News

Aid to farmers: “the great global gap”

United States
Innovation & Technology
Published Feb 27, 2024

Tridge summary

A study by Farm reveals significant disparities in public aid for agricultural workers worldwide, with the highest in the United States at $45,700 per worker, compared to $11,600 in the European Union and significantly lower amounts in China, Ethiopia, and Ghana. The aid includes subsidies, purchase of fertilizer, food vouchers, and services for agricultural sector development. North America and Europe, the top agricultural exporters, spend the most on aid, accounting for 25% and 22% of the value of agricultural production respectively. The study also highlights a shift in support mechanisms, with export restrictions, health regulations, and taxes decreasing in rich countries but increasing in middle-income countries. In Africa, governments tend to favor consumers over producers, leading to a negative gap between producer and border prices.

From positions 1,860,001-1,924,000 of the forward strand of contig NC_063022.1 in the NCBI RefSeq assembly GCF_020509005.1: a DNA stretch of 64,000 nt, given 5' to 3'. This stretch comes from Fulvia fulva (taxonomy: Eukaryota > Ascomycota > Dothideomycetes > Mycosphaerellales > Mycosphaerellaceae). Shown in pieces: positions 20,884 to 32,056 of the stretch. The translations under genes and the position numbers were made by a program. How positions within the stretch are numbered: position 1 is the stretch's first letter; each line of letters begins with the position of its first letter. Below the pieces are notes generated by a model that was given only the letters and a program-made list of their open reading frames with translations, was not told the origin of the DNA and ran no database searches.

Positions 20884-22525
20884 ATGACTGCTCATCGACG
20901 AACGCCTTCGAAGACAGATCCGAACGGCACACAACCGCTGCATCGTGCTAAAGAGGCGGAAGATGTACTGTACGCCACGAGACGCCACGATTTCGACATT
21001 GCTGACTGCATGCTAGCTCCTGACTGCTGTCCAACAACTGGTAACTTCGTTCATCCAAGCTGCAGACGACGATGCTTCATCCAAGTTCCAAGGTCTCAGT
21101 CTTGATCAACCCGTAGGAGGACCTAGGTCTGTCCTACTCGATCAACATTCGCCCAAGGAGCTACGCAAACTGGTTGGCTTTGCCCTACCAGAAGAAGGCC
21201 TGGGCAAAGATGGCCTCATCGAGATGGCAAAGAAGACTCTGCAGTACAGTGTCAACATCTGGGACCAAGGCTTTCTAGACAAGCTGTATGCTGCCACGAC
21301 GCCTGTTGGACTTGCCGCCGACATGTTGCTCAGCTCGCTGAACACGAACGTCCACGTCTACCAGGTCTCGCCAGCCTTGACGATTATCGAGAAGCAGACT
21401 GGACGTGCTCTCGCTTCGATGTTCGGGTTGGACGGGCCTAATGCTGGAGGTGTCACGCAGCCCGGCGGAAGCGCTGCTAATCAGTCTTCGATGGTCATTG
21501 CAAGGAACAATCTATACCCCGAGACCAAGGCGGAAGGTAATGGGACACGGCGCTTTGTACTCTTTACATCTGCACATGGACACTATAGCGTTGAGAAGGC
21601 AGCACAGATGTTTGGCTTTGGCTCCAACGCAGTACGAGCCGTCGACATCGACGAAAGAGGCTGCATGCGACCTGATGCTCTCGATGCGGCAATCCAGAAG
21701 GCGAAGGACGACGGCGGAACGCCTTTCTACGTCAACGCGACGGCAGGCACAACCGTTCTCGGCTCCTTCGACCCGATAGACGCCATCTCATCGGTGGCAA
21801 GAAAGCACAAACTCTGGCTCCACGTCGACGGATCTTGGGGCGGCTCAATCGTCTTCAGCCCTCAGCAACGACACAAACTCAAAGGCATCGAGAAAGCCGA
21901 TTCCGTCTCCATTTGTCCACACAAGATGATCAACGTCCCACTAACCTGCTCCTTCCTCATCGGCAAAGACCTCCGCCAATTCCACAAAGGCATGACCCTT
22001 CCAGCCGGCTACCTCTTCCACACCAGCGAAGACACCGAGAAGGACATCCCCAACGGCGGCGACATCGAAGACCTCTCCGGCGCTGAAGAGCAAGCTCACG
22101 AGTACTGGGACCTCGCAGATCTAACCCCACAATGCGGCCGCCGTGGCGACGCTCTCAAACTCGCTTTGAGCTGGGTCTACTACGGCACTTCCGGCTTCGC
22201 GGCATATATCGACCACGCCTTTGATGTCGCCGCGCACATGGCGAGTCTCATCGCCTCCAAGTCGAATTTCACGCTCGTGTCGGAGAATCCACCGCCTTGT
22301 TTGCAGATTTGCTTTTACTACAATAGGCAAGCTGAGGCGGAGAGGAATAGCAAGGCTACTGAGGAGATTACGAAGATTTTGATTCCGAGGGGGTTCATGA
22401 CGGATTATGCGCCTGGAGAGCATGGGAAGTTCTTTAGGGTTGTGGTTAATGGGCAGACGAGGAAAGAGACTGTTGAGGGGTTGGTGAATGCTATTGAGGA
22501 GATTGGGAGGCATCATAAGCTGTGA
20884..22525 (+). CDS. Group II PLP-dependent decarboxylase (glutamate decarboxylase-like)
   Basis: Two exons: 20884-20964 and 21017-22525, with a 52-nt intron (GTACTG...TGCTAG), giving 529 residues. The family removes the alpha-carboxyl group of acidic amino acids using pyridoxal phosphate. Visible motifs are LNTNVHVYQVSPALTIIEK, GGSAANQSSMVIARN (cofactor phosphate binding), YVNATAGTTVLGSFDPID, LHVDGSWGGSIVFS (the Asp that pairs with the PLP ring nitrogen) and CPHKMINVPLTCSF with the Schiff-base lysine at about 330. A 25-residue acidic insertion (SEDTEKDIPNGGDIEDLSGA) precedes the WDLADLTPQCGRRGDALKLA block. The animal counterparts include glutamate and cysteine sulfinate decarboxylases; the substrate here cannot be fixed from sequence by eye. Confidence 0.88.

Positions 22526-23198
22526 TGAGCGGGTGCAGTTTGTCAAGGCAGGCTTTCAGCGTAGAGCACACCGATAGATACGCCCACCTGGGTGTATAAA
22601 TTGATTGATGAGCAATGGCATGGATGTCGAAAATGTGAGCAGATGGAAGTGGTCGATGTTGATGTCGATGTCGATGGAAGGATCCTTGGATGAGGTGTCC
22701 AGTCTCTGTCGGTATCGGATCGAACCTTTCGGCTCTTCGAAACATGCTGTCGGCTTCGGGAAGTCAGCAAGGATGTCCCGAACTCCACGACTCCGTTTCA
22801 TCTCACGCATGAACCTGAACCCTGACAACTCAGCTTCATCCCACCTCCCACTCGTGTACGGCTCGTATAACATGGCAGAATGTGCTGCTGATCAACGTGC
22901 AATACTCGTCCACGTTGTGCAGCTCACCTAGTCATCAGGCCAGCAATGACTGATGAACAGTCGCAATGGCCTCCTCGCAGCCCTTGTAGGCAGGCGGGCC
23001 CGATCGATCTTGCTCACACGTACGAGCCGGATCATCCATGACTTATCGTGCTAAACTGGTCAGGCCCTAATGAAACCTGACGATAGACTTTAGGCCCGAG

Disclaimer: The above summary was generated by a state-of-the-art LLM model and is intended for informational purposes only. It is recommended that readers refer to the original article for more context.

Original content

Public aid reaches $45,700 per agricultural worker in the United States, $11,600 in the European Union, $580 in China, $105 in Ethiopia and $17 in Ghana, according to an observatory set up by this think tank dedicated to agricultural issues. This aid covers direct aid to producers such as subsidies per hectare or the purchase of fertilizer, aid to consumers such as food vouchers and collective services for the development of the agricultural sector. Over the 2019/21 period, they are on average twice as high in high-income countries as in middle-income countries. North America and Europe, the two leading regions exporting agricultural products, are also those that spend the most, with aid representing 25% and 22% of the value of agricultural production respectively, according to Farm. Only India has a similar ratio (24%). To carry out these calculations, Farm “aggregated and harmonized different data sources”, such as those from the Organization for Economic Cooperation and ...
Source: TerreNet
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